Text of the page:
"It is well to choose some one good devotion, and to stick to it, and never to abandon it."

St Philip Neri

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"O Lord, my God, who will seek you with simple and pure love, and not find that you are all one can desire, for you show yourself first and go out to meet those who seek you? "

St John of the Cross, OCD - Doctor of the Church

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"It is better to be burdened and in company with the strong than to be unburdened and with the weak. When you are burdened you are close to God, your strength, who abides with the afflicted. When you are relieved of the burden you are close to yourself, your own weakness; for virtue and strength of soul grow and are confirmed in the trials of patience."

St John of the Cross, OCD - Doctor of the Church

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St Francis de Sales (1567-1622) -  Bishop and Doctor of the Universal Church

 

INTRODUCTION TO A DEVOUT LIFE (cont)

 

by St Francis de Sales, Doctor of the Church

PART V. Containing counsels and practices for renewing and confirming the soul in devotion (cont)
 

16. The Impressions which should remain after this Exercise.


ON the day you make this renewal of your resolutions, and on those immediately following, you should often repeat with heart and voice the earnest words of S. Paul, S. Augustine, S. Catherine of Genoa, and others like-minded, "I am not mine own, whether I live or whether I die, I am the Lord's. There is no longer any me or mine, my 'me' is Jesus, my 'mine' is to be His. Thou world, wilt ever be thyself, and hitherto I have been myself, but henceforth I will be so no more."

We shall indeed not be ourselves any more, for our heart will be changed, and the world which has so often deceived us will in its turn be deceived in us; our change will be so gradual that the world will still suppose us to be Esau, while really we are Jacob.

All our devout exercises must sink into the heart, and when we come forth from our meditation and retirement it behoves us to tread warily in business or society, lest the wine of our good resolutions be heedlessly spilt; rather let it soak in and penetrate every faculty of the soul, but quietly, and without bodily or mental excitement.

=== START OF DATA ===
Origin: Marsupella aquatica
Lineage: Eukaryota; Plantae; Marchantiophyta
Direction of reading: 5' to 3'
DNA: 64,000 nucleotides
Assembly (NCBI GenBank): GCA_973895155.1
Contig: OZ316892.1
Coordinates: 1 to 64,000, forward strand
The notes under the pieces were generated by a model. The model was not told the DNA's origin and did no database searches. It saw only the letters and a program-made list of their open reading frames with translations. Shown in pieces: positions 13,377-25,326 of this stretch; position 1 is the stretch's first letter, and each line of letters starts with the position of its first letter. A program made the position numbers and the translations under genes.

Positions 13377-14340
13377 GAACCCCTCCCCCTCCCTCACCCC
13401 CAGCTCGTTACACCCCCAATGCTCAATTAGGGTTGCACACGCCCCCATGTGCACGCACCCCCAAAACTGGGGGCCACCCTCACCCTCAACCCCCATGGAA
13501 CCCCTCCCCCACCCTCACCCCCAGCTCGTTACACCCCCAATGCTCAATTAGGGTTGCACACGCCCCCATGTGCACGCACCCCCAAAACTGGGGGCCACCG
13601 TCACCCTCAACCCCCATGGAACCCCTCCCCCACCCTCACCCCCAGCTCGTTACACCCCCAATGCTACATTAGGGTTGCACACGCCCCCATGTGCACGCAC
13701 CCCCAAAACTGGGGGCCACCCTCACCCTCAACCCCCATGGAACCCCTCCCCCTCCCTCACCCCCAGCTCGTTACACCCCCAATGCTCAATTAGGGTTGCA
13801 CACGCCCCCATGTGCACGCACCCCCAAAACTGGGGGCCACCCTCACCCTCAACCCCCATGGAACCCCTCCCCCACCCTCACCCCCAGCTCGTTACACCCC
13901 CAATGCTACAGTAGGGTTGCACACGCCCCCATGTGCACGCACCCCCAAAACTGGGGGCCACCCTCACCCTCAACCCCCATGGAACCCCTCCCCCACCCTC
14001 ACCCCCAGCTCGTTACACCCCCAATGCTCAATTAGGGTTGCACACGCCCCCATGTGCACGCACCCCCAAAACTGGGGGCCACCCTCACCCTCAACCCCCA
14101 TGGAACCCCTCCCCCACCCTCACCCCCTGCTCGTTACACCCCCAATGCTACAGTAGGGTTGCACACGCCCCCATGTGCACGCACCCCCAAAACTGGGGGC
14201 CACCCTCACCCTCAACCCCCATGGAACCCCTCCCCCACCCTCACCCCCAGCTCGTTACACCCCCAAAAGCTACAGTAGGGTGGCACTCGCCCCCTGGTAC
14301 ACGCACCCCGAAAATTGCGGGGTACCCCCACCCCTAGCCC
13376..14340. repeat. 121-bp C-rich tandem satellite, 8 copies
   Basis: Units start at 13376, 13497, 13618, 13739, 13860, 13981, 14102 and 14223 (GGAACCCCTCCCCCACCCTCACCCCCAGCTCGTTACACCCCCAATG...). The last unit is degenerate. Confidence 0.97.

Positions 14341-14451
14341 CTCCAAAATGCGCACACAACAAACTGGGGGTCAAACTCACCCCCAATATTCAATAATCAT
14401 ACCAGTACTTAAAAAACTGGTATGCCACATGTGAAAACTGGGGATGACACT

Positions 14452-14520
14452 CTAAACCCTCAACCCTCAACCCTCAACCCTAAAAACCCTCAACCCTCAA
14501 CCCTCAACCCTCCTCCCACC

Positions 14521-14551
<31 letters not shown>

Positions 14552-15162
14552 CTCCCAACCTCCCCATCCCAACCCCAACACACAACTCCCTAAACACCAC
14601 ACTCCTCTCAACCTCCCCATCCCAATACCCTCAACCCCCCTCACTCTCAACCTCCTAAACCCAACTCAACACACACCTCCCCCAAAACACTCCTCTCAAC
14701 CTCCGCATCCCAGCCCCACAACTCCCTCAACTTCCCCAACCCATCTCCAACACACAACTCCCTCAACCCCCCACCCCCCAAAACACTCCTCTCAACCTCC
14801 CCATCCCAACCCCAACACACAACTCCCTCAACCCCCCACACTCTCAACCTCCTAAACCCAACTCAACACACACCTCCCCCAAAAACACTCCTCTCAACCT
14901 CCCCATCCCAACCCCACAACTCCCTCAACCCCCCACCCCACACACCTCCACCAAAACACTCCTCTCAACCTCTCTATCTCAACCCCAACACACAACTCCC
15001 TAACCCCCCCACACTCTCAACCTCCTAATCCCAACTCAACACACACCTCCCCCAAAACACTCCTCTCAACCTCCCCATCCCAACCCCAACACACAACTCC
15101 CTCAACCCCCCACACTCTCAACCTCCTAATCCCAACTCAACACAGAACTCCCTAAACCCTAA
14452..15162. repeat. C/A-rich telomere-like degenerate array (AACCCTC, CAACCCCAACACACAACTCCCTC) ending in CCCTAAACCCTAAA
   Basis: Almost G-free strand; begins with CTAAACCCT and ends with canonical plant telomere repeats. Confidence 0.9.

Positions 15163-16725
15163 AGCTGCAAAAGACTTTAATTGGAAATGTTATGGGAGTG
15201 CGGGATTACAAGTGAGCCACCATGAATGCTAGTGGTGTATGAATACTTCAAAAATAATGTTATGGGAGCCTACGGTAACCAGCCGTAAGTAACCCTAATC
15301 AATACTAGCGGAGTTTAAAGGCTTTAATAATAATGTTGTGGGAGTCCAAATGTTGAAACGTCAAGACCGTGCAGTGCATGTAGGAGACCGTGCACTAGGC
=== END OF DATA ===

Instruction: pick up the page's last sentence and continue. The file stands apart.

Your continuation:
17. An Answer to Two Objections which may be made to this Book.

   
The world will tell you, my child, that all these counsels and practices are so numerous, that anybody who tries to heed them can pay no attention to anything else. Verily, my dear daughter, if we did nothing else we should not be far wrong, since we should be doing all that we ought to do in this world. But you see the fallacy?

If all these exercises were to be performed every day they would undoubtedly fill up all our time, but it is only necessary to use them according to time and place as they are wanted.

What a quantity of laws there are in our civil codes and digests! But they are only called into use from time to time, as circumstances arise, not every day. Besides, for that matter, David, king as he was, and involved in a multiplicity of complicated affairs, fulfilled more religious duties than those which I have suggested; and S. Louis, a monarch unrivalled in time of peace or war, who was most diligent in the administration of justice and in ruling his country, nevertheless was wont to hear two masses daily, to say vespers and compline with his chaplain, and to make his meditation daily. He used to visit the hospitals every Friday, was regular at confession, took the discipline, often attended sermons and spiritual conferences, and withal he never lost any opportunity of promoting the public welfare, and his court was more flourishing and notable than that of any of his predecessors.

Be bold and resolute then in performing the spiritual exercises I have set before you, and God will give you time and strength for all other duties, yea, even if He were to cause the sun to stand still, as He did in Joshua's time. (1) We are sure always to do enough when God works with us.

Moreover, the world will say that I take it for granted that those I address have the gift of mental prayer, which nevertheless every one does not possess, and that consequently this book will not be of use to all.

Doubtless it is true that I have assumed this, and it is also true that every one has not the gift of mental prayer, but it is a gift which almost every one can obtain, even the most ignorant, provided they are under a good director, and will take as much pains as the thing deserves to acquire it.

And if there are any altogether devoid of this gift (which I believe will very rarely be the case), a wise spiritual father will easily teach them how to supply the deficiency, by reading or listening to the meditations and considerations supplied in this book or elsewhere.
 

   
 
   
 
1. Josh. x. 12, 13.